Democrat Hillary Rodham Clinton, elated by a strong collection of Super Tuesday wins, looked past Democratic rival Barack Obama to take aim at President Bush and his Republican allies.
“You know tonight we are hearing the voices of people across America, people of all ages, of all colors, all faiths and all walks of life,” she told supporters in a crowded Manhattan ballroom.
The New York senator is seeking to become the first woman president, while Obama would become the first black president.
Appearing onstage with her husband and daughter Chelsea, Clinton did not direct any criticism toward the Illinois senator who is now her only remaining Democratic rival. She focused her attention instead on Bush and his GOP allies.
“We know the Republicans won’t give up the White House without a fight. So let me be clear. I won’t let anyone Swift Boat this country’s future,” Clinton said, referring to the negative ads that helped defeat the 2004 Democratic nominee, John Kerry.
Clinton won the evening’s biggest prize, California, largely on the strength of robust absentee balloting that went decisively her way. California Democrats have been eligible to cast absentee ballots since Jan. 7.
She also won her adopted home of New York as well as Arizona, Massachusetts, New Jersey, Oklahoma, Tennessee and Arkansas, where she was first lady for more than a decade. She also won caucuses in American Samoa.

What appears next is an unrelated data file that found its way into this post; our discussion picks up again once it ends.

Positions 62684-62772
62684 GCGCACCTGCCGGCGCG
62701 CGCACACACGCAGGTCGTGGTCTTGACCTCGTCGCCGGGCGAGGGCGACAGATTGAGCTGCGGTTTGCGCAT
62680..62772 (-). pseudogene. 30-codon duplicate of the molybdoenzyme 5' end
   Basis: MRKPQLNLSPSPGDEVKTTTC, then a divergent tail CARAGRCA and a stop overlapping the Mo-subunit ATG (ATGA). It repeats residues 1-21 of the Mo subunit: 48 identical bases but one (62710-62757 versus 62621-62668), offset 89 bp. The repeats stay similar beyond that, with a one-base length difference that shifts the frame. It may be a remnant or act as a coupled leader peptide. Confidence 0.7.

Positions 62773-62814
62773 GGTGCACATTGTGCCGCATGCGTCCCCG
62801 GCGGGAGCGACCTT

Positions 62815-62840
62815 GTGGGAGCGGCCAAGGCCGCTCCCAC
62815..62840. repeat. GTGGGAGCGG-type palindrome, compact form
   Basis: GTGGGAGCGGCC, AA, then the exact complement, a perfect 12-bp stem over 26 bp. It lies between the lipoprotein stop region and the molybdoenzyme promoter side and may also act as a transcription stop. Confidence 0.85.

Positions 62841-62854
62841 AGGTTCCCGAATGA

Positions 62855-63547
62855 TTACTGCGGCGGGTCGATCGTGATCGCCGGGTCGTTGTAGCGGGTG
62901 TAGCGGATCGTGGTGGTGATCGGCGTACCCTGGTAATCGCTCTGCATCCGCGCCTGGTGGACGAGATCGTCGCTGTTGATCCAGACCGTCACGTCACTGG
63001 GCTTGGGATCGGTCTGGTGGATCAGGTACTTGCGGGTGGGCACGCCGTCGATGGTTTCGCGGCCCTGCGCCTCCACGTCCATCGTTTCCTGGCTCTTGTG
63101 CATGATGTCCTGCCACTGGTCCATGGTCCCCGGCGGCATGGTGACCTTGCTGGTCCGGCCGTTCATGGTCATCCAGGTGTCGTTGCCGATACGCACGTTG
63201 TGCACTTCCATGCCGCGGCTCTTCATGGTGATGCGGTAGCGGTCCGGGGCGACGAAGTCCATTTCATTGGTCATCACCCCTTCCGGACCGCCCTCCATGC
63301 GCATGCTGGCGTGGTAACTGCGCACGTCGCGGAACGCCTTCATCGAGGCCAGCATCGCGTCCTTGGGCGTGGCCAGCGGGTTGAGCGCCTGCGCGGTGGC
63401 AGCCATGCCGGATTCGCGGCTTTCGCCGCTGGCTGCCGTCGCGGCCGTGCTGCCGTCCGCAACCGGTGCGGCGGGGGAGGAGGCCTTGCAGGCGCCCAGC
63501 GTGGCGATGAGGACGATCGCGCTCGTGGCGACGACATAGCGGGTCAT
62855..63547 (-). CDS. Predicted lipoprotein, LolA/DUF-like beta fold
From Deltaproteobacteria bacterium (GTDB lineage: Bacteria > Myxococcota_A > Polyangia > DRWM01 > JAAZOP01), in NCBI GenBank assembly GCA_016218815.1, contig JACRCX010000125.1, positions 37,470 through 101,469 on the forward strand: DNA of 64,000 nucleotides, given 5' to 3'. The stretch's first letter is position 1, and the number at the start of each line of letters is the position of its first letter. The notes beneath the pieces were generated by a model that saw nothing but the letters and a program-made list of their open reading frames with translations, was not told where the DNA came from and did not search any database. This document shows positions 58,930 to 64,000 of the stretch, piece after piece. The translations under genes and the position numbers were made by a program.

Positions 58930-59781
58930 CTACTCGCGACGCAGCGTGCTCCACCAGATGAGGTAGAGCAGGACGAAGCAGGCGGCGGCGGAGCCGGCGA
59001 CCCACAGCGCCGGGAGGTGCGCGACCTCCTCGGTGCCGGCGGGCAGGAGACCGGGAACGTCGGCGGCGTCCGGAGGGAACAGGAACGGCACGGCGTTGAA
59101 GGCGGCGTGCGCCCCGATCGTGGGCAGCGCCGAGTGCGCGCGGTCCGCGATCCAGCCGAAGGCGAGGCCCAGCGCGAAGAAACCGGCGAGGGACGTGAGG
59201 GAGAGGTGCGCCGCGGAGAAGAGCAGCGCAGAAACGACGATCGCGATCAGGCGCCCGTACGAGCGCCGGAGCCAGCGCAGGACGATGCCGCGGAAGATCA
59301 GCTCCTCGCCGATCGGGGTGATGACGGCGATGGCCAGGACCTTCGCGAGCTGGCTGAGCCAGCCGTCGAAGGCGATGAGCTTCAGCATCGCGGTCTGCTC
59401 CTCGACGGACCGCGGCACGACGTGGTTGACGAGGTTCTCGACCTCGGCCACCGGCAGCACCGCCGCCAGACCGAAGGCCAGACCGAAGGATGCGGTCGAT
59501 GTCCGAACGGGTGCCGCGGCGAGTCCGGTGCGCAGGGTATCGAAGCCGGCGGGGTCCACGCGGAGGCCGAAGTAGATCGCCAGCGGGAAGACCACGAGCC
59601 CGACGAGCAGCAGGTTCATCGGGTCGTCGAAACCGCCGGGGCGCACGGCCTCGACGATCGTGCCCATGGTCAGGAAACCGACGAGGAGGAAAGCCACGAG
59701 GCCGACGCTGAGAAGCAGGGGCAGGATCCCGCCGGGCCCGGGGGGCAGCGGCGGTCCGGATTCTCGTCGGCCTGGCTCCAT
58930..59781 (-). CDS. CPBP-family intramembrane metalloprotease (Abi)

It was an impressive, multiregional show of strength for Clinton, who managed to withstand a surge of momentum for Obama in the days before 22 states held contests.
Ever since her lopsided loss to Obama in South Carolina on Jan. 26, Clinton has crisscrossed the country in a mad dash to states as far flung as Arkansas, Minnesota and New Mexico. Her voice completely gave out on the campaign trail, and a television interview Tuesday morning ended amid a fit of coughing.
Through it all, she watched as her once-wide lead in most of those states appeared to evaporate in the final days of the campaign.
Obama, meanwhile, racked up an impressive list of high-profile endorsements, including Massachusetts Sen. Edward M. Kennedy and his niece, Caroline Kennedy, daughter of the slain president. His campaign also announced an eye-popping January fundraising total of $32 million.
With so many victories in hand, Clinton congratulated Obama for his wins and said she looked forward to continuing the campaign and to future debates.
Obama won Connecticut, Georgia, Alabama, Delaware, Utah and his home state of Illinois. He also prevailed in the caucus states of Colorado, Idaho, North Dakota, Minnesota and Kansas.
With Clinton and Obama each expected to amass roughly the same number of delegates, Clinton strategist Guy Cecil told reporters Tuesday night that the campaign expected to soldier on for weeks to come.
“A campaign that wins will take the long-term view,” he said, noting the campaign would soon determine where to spend time and resources in the contests ahead this month. The campaign already is looking toward March 4, when Ohio and Texas hold primaries.